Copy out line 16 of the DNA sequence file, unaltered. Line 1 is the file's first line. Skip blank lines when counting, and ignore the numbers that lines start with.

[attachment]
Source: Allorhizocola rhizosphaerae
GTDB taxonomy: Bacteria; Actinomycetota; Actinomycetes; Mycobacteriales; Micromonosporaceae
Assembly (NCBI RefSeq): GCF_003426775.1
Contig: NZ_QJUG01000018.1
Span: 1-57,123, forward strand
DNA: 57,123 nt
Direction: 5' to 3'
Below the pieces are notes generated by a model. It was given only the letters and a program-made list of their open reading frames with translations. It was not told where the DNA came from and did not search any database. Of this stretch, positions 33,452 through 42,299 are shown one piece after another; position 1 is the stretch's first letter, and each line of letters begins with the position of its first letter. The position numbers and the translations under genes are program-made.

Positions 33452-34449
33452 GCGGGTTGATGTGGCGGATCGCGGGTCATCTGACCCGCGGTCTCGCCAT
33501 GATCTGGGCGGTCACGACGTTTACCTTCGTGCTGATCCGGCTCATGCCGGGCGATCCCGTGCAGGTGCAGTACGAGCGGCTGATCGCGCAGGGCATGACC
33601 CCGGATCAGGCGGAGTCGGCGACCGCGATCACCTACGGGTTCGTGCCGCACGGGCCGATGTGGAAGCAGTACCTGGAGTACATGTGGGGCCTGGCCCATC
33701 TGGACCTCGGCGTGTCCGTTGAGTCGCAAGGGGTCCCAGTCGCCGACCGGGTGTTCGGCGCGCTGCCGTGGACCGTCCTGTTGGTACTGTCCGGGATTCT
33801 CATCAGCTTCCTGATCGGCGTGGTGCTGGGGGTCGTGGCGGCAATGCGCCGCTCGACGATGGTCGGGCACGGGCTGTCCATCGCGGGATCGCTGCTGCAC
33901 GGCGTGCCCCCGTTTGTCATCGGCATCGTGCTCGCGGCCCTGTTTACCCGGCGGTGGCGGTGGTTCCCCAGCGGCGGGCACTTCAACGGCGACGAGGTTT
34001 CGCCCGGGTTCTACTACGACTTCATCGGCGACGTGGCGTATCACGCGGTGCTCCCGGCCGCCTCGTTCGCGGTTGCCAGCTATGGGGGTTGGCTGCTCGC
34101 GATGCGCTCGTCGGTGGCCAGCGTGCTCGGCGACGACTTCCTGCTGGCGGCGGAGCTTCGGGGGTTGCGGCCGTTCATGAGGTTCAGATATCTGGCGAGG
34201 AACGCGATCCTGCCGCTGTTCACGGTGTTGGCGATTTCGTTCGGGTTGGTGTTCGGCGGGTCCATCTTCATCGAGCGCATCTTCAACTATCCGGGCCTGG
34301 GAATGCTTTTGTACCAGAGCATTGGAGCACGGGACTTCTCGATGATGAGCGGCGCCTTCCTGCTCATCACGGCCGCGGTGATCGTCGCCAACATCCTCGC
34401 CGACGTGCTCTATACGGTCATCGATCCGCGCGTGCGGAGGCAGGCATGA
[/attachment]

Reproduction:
34001 CGCCCGGGTTCTACTACGACTTCATCGGCGACGTGGCGTATCACGCGGTGCTCCCGGCCGCCTCGTTCGCGGTTGCCAGCTATGGGGGTTGGCTGCTCGC